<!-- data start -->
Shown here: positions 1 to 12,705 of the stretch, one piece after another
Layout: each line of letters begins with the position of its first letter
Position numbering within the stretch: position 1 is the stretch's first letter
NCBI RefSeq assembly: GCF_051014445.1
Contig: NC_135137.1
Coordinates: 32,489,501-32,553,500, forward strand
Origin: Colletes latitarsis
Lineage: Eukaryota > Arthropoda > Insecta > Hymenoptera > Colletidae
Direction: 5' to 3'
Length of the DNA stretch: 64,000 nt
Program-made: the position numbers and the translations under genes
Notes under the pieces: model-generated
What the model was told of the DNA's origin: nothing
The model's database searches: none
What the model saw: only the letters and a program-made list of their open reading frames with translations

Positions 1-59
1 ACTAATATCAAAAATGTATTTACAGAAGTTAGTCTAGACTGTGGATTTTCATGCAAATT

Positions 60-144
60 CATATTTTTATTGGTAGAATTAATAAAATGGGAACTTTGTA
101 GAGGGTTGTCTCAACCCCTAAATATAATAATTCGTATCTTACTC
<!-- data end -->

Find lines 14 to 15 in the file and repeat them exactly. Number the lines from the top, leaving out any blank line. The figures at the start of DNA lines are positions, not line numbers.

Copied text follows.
The model's database searches: none
What the model saw: only the letters and a program-made list of their open reading frames with translations